Culture, Education and Freedom: How Debates about the Human Person Shape Educational Policy and Teaching

Day 2
Session 2
12:00 PM

Many American schools and universities have lost their sense of purpose and consequently fail to transmit meaning to the next generation or form responsible citizens. The crisis of American education has led to a reduction of knowledge and a crisis of anxiety and despair plaguing so many young people. In our current climate of increasing social and political divisions, along with rising depression and anxiety young adults, why should educational institutions embrace a liberal arts mission over a social justice mission or a purely scientific-technical mission? What is the role of Christian faith, tradition, and rituals in the context of a liberal arts educational mission?

Good education promotes human happiness, freedom, and a robust notion of culture that includes the aesthetic dimension of the human person open to encountering the sacred in all forms of knowledge. That’s why understanding the philosophical and theological underpinnings of many of today’s educational institutions and culture is crucial to building new educational ventures that support human freedom in all its dimensions. Although much has been written about ideological influences in education that undermine commitments to human freedom as grounded in classical Greek and Judeo-Christian anthropology, less has been written about how to respond to Neil Postman’s argument in Amusing Ourselves to Death that our minds are being dumbed down by forms of entertainment that are seen as news or education. Although the student mental illness crisis has been well documented, less is known about how to guide students toward developing aesthetic virtues like the contemplation of beauty.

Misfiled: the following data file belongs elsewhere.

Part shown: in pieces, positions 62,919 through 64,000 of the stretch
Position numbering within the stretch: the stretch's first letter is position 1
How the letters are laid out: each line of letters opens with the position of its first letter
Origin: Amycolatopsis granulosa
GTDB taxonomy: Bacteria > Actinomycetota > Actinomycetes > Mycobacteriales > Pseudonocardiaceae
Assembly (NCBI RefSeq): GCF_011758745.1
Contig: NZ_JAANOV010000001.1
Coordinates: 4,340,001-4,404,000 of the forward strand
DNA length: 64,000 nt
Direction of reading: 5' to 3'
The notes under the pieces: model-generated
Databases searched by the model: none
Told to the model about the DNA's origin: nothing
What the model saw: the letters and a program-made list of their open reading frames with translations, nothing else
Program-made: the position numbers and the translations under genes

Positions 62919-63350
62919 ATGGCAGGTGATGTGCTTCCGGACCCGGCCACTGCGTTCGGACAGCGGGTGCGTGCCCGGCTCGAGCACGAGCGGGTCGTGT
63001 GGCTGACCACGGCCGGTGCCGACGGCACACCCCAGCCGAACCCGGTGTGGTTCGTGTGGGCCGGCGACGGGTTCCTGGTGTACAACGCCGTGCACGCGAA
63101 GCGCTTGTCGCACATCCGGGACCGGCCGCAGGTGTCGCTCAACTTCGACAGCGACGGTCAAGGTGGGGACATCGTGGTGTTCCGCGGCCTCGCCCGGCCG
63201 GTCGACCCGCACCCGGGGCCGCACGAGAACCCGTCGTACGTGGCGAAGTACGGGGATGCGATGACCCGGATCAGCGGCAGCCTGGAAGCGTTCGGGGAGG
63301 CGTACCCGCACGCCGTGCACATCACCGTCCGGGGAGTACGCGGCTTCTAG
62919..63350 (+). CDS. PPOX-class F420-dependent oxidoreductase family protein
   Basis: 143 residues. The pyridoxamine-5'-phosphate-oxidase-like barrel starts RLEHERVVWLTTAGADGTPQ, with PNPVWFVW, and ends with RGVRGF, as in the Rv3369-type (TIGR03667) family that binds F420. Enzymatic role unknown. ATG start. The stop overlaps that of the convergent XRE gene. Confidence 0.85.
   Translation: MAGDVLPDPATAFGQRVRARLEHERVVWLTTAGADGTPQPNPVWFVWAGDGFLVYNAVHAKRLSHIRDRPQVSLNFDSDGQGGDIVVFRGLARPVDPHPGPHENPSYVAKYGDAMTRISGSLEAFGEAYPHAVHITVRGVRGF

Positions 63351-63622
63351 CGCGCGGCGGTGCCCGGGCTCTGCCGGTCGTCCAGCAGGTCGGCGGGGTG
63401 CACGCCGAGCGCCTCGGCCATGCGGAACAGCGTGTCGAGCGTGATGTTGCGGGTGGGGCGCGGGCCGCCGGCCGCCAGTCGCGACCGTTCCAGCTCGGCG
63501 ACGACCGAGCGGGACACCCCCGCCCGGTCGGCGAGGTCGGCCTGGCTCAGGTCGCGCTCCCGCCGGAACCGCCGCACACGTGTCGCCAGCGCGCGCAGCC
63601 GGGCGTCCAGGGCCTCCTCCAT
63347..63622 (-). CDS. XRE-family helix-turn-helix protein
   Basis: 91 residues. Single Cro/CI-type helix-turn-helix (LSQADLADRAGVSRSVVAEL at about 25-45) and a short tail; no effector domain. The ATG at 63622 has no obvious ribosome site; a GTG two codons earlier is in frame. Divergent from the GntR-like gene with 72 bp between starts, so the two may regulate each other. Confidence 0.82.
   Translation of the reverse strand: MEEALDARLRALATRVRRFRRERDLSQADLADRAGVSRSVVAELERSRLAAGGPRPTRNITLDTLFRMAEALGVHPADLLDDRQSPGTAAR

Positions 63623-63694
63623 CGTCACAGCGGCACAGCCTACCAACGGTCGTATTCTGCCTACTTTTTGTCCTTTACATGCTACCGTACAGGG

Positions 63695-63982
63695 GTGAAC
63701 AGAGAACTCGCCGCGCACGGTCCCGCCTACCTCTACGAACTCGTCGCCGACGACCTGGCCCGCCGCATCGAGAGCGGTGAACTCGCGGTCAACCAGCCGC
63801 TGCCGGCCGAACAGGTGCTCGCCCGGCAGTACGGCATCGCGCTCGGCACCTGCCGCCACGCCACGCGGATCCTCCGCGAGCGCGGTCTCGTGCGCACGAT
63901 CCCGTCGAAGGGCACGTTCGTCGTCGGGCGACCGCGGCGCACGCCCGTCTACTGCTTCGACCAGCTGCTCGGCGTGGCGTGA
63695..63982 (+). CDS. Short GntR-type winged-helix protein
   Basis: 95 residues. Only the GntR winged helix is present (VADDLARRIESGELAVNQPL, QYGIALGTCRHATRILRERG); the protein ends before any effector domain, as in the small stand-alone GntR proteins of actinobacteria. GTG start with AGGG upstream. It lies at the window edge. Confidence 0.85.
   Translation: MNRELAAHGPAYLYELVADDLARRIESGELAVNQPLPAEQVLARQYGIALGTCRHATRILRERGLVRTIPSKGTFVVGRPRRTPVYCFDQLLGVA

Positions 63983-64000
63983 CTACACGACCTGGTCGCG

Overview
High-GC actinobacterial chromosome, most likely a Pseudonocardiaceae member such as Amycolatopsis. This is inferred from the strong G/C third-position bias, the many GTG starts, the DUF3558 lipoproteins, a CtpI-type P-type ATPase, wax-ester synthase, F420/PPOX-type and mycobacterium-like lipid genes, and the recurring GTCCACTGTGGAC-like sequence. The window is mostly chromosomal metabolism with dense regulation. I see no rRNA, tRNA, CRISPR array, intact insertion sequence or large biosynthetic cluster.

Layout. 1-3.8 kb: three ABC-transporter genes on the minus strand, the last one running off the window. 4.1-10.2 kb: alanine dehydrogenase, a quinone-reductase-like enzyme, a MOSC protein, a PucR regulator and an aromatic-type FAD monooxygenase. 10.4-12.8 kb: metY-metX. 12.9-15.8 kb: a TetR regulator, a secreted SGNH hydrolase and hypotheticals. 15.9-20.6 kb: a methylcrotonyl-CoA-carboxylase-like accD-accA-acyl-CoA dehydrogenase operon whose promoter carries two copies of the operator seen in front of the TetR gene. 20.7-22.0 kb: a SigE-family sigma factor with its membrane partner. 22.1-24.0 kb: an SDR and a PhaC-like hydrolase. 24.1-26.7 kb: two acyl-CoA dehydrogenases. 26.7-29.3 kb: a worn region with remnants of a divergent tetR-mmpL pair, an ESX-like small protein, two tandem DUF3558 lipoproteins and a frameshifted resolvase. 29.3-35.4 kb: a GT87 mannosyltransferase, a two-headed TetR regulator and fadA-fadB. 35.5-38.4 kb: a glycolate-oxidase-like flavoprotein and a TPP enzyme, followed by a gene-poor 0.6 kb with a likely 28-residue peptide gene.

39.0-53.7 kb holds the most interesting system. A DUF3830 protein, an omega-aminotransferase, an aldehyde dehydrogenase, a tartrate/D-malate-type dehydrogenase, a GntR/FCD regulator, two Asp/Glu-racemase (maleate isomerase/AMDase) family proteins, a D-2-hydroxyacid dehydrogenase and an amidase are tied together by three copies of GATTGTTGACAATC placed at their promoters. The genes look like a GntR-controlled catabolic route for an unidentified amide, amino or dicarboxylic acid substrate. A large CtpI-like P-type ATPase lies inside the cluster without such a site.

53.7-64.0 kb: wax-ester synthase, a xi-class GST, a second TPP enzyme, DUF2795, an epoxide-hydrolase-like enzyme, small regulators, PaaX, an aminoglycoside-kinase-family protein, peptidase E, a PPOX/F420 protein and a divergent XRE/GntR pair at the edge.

In this session, participants will learn about four key thinkers whose ideas have shaped educational policy and pedagogy: the pragmatist John Dewey, the Marxist Paolo Freire, the Christian philosopher Jacques Maritain, and the Catholic priest and educator Luigi Giussani.

Some of the key questions this session addresses include: 
•    What are some key differences in understandings of the human person across pragmatist, Marxist, classical liberal, and religious approaches to education? 
•    What implications do those differences have for the curriculum and methods of teaching?
•    What is a classical liberal arts approach to education? 
•    Why is freedom of conscience important in education?
•    How are beauty, love, and friendship related to truth-seeking? 
•    Can experiential education and tradition be reconciled? 
•    How can student moral character be formed (or deformed) in the classroom?
•    What does the Christian tradition in general and the Benedictine tradition in particular offer to contemporary education? 


Recommended Readings

Margarita Mooney Clayton, "Graced Imagination: Recovering True Creativity in the Age of Authenticity." Published online by Public Discourse, May 13, 2024. Graced Imagination: Recovering True Creativity in the Age of Authenticity  - Public Discourse (

Margarita A. Mooney, “Educating the Human Person.” Published online by Real Clear Policy, October 4, 2019.

Margarita Mooney, "The Poetic Body of the Benedictine Charism." Published Online by Church Life Journal.

Margarita A. Mooney, “Tradition and Authority in the Luigi Giussani’s Educational Method.” Published online by Public Discourse, April 15, 2019. June 23, 2021.

Margarita Mooney Suarez, "How Can Education Unite Us Rather than Fragment Us? Mystery is greater than Ideology." Published online by Public Discourse, December 16, 2021. How Can Education Unite Us Rather than Fragment Us? - Public Discourse (

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